Darren first hooked up with Lombardi over a decade earlier. The actor had just finished the popular FX series Rescue Me with Dennis Leary, and was making music. He was looking for a songwriting partner.
“There was a lot of serendipity involved,” Darren says. “We hit it off immediately and worked together for a few months before [Lombardi] headed back east, where he lives.”
Years went by without seeing each other or talking. But the day Jeff and Darren were going to meet with producers interested in The Retaliators, Lombardi called.
“I told him we had written a script,” Darren says. “He goes, ‘Send me the script.’ Three days later, he was on a plane and said, ‘I’m going to get this movie made. I was born to play the John Bishop role.’”
The first person Lombardi took the script to was Allen Kovac, a 40-year entertainment industry veteran who managed Blondie, the Cranberries and Mötley Crüe. Kovac suggested that The Retaliators have a rock soundtrack in the vein of movies like The Lost Boys.
Kovac assisted with The Retaliators’ metal-fueled soundtrack featuring Mötley Crüe, Crossbone Skully and Papa Roach and helped navigate some lofty cameos, including Tommy Lee and Five Finger Death Punch’s Zoltan Bathory. It’s gory, gritty and loaded with scenes that are difficult to watch. But it’s not gratuitous without reason, and a lot of the splatter is campy a la Peter Jackson’s Bad Taste.
Since The Retaliators’ theatrical release on Sept. 14, the Geare Brothers say the reception has been incredible, especially the 88% score on Rotten Tomatoes. More importantly, it’s been cathartic for Jody.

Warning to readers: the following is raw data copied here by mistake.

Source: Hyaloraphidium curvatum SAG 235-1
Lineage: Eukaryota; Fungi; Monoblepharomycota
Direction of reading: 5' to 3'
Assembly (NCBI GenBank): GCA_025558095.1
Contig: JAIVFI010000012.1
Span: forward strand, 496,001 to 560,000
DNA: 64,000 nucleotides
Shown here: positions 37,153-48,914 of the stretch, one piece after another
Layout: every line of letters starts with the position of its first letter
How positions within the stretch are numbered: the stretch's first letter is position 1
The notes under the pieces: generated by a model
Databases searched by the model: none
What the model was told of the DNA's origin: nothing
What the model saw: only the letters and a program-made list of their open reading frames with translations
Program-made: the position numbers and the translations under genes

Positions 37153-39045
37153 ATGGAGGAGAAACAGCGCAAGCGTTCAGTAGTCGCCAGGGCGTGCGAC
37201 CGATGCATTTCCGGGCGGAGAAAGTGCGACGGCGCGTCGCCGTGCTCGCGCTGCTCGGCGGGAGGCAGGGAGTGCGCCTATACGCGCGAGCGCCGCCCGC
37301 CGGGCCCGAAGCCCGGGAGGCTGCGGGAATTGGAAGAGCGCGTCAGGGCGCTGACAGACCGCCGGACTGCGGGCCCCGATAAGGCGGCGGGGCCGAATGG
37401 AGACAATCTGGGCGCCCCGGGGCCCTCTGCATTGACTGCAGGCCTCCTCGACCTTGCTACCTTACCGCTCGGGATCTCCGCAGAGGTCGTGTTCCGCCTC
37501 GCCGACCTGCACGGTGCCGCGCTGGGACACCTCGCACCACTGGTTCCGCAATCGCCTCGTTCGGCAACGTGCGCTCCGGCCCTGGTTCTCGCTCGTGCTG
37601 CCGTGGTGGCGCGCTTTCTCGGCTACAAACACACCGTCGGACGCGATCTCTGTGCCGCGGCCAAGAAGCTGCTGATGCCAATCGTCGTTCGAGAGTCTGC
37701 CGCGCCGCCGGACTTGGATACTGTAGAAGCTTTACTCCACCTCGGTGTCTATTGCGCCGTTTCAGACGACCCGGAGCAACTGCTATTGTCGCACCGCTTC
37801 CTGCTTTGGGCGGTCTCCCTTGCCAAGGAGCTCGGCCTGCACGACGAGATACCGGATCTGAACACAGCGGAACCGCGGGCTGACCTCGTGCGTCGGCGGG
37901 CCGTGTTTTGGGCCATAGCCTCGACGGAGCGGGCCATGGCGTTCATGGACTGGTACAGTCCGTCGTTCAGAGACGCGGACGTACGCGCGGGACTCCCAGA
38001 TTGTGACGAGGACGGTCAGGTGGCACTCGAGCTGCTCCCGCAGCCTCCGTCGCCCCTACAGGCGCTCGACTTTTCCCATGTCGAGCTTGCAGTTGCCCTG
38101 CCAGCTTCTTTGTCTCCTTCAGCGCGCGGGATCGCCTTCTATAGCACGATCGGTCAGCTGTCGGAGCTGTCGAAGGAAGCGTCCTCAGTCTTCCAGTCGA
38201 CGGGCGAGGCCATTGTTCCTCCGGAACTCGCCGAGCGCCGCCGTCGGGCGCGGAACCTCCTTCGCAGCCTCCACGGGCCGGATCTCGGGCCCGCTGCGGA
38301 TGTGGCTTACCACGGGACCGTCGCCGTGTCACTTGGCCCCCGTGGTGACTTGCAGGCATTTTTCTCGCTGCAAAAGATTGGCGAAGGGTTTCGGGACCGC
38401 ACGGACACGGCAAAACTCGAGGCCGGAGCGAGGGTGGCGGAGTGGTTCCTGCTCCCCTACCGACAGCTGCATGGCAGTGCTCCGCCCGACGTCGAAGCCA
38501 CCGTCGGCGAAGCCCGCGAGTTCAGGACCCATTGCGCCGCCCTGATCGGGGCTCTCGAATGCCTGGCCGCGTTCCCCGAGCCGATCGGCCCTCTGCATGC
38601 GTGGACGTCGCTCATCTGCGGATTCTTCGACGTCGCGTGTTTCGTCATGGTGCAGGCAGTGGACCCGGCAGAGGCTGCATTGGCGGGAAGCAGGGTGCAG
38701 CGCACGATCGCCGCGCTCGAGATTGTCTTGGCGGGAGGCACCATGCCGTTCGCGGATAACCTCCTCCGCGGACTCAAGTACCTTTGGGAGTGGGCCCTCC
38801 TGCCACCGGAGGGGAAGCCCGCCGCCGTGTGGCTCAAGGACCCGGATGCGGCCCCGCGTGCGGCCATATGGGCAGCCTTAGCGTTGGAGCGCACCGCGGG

“As heartbreaking as the situation is, it’s almost like [The Retaliators] gave me a voice,” she says. “I felt like I was hidden. I felt like it wasn’t real because there was no conclusion. There was a police investigation, but for 10 years, it was just like, ‘Okay, now I’m supposed to go and live my life.’”
Jody felt some closure after her assailant was thrown in prison for nearly 25 years, but she feels like the movie continues to give her more. She’s been able to move on with her life as the captain of a local fire department, and continue to tell her story..
“To have people that I love, trust and adore tell a version—maybe not necessarily of my story, but the experience of being in a family and having this happen to a family member—is powerful and empowering,” Jody says. “When I was going through this, I had no one to look up to; I had no other stories that I look at as a female firefighter, a young woman. I’m grateful to my brothers and Mike Lombardi for allowing me to come on press tours; they have embraced me with open, loving arms. If nothing else, this movie has allowed me to save anyone else from the unnecessary struggles that I went through. You never get over it, but you learn to live with it.
The Retaliators is available on VOD.